ARM devices

For the ARM devices, we've been doing both ARMv7 and ARMv8 acceleration. We've been testing on iOS, Windows and Android to be sure that it works fine on all OSes.

On ARMv8, we achieve between 150% and 200% of the speed of aomdec:

On ARMv7, we achieve up to 400% on the SnapDragon 410:

It's interesting to see that dav1d is faster in ARMv7 mode than the reference decoder in ARMv8 mode on the same machine.

iOS and iPhones

The playback on iOS is quite important, since those are the fastest ARM devices, and quite widespread:

Depending on the samples, we have achieve 1080p at 75fps on Summer sample, and 40fps on more complex samples, like Chimera.

Desktop

For the desktop, we focused on SSSE3 optimizations, because they should cover 98% active of the desktop processors.

We also did optimizations for both 32-bit and 64-bit architectures, and not only 64bits, as we did for AVX-2.

In multi-thread scenarios, we show between 2x and 3x gains compared to aomdec:

Get it

You can get the tarball on our FTP: dav1d 0.2.1.

You can get the code and report issues on our gitlab project.

You can also join the project, or sponsor our work, by contacting me :)

Conclusion

Dav1d 0.2 is now faster than aomdec on all the 4 important architectures (x86/SSSE3, x64/AVX-2, ARMv7, ARMv8).

The speedups we see goes from x2 and x5, and on ARM devices, we are now approaching 1080p60 in software.

We're going to continue acceleration work on SSSE3 and ARM devices, in the next few releases.

11 December 2018

First release of dav1d, the AV1 decoder

tl;dr: dav1d has now a first release

If you want a quick summary of this post, about our AV1 decoder:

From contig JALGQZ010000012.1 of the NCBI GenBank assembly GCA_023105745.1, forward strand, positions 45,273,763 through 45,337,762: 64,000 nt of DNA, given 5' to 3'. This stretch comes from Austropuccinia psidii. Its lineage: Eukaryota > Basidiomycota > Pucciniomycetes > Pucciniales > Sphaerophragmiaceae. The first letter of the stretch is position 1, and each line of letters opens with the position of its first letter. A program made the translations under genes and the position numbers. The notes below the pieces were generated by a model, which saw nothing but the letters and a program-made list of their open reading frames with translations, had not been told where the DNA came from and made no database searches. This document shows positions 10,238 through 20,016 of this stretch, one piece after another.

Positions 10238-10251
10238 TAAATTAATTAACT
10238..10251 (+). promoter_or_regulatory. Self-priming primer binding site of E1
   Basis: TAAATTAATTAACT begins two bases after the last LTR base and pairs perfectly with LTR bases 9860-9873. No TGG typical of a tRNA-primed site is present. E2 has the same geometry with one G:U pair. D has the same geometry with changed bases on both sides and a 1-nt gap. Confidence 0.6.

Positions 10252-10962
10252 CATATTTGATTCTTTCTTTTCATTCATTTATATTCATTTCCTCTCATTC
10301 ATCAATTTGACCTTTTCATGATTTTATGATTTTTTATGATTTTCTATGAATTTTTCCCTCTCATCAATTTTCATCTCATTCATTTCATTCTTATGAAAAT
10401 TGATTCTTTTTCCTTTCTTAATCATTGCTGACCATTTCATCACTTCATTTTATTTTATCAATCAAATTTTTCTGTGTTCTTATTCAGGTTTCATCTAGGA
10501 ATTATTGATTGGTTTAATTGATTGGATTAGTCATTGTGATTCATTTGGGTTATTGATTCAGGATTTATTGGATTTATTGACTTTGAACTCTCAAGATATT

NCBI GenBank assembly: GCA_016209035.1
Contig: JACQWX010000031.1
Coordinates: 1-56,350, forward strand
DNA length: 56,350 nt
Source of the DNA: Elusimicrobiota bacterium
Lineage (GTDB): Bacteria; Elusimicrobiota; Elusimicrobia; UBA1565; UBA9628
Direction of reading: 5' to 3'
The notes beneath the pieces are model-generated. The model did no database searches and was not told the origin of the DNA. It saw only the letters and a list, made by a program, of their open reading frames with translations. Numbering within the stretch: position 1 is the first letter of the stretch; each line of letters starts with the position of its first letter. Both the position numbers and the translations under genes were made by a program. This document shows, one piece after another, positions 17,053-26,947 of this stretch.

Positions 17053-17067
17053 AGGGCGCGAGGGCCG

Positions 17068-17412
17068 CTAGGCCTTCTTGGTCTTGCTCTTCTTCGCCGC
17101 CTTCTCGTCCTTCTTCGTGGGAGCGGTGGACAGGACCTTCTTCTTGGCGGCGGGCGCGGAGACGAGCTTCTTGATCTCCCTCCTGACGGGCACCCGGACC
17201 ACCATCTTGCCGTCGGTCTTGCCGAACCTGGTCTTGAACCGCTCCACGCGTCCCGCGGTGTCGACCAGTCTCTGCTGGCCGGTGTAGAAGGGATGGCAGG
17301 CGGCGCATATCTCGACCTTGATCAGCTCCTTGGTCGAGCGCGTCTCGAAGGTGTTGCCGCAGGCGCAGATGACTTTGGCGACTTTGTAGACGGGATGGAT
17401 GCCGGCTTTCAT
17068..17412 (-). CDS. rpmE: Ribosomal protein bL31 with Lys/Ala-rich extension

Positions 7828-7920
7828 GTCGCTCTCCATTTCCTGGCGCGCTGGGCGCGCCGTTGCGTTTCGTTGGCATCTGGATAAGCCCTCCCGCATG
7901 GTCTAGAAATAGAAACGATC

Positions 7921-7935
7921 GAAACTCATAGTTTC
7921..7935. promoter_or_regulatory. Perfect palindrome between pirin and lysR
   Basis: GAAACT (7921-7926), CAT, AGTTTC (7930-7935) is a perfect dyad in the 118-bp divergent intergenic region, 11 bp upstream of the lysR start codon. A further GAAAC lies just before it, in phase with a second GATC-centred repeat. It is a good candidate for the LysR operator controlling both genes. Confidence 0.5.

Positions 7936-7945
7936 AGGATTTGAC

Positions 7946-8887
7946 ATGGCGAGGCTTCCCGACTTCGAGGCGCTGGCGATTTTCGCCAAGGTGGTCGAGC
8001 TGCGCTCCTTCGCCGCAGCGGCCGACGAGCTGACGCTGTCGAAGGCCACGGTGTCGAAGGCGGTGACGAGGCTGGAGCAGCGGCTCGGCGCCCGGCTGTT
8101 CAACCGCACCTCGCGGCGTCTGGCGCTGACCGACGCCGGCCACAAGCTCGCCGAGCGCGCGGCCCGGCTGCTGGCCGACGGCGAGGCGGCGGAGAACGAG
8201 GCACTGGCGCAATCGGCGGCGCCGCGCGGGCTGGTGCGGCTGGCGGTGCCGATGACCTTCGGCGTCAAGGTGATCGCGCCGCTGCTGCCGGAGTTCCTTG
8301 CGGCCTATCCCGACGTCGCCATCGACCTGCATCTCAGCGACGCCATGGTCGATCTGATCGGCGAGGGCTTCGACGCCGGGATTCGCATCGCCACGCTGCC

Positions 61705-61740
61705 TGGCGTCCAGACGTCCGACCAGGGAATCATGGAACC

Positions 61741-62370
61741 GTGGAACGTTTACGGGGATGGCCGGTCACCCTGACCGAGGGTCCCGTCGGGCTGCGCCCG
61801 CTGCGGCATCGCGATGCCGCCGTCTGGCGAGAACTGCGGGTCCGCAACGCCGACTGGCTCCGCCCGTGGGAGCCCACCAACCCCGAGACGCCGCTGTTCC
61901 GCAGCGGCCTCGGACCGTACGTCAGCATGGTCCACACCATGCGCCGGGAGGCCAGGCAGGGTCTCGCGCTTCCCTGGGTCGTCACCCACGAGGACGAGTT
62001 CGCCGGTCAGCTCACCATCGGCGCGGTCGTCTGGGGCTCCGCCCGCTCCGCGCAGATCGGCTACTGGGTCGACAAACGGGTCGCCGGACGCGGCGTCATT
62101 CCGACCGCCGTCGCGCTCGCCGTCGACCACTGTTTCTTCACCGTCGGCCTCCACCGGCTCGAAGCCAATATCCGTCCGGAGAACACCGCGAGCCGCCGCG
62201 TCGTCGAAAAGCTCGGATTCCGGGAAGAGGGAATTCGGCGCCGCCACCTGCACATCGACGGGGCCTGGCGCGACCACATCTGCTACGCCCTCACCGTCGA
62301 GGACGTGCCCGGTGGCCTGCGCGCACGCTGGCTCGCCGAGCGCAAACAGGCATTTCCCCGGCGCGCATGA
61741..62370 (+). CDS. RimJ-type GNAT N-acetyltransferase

• dav1d is good enough that it has an official release,
  • dav1d now covers all the spec and features of AV1 (including 12bits),
  • dav1d is very fast on modern desktop and it is getting faster on mobile chips.

Read the following for more details...

A few reminders about dav1d

If you follow this blog, you should know everything about dav1d.

AV1 is a new video codec by the Alliance for Open Media, composed of most of the important Web companies (Google, Facebook, Netflix, Amazon, Microsoft, Mozilla...).

AV1 has the potential to be up to 20% better than the HEVC codec, but the patents license is totally free, while HEVC patents licenses are insanely high and very confusing.

The reference decoder for AV1 is great, but it's a research codebase, so it has a lot to improve.

Therefore, the VideoLAN, VLC and FFmpeg communities have started to work on a new decoder, sponsored by the Alliance of Open Media, in order to create the reference optimized decoder for AV1.

Release

Today, we release the first usable version of dav1d, called 0.1.0, Gazelle.
It means you can use the API, ship the decoder, and expect a bit of support on it.

We launched dav1d, more than 2 months ago, during VDD, and we've been working a lot since:

  • we support all the features of AV1, even the less known ones,
  • we support, 8, 10, 12 bits, and all chroma subsamplings,
  • we support all AV1 files that were shared to us,
  • we spent a lot of time to make dav1d very fast, while keeping the binary size manageable.

On modern desktop, dav1d is very fast, compared to other decoders:

You can see more details on my previous post.

More performance to come.

But, since the previous blogpost, we've added more assembly for desktop, and we've merged some assembly for ARMv8, and for older machines (SSSE3).

We're now as fast as libaom, in single-thread, on ARMv8, and faster with more threads.

We've been also merging more SSSE3 code. (I haven't had enough time to bench it).
Which means that we will soon be faster than other decoders, on all platforms.

And, we've been experimenting with shaders, notably for the Film Grain feature.

Get it

You can get the tarball on our FTP: dav1d 0.1.0.

You can get the code and report issues on our gitlab project.

You can also join the project, or sponsor our work, by contacting me :)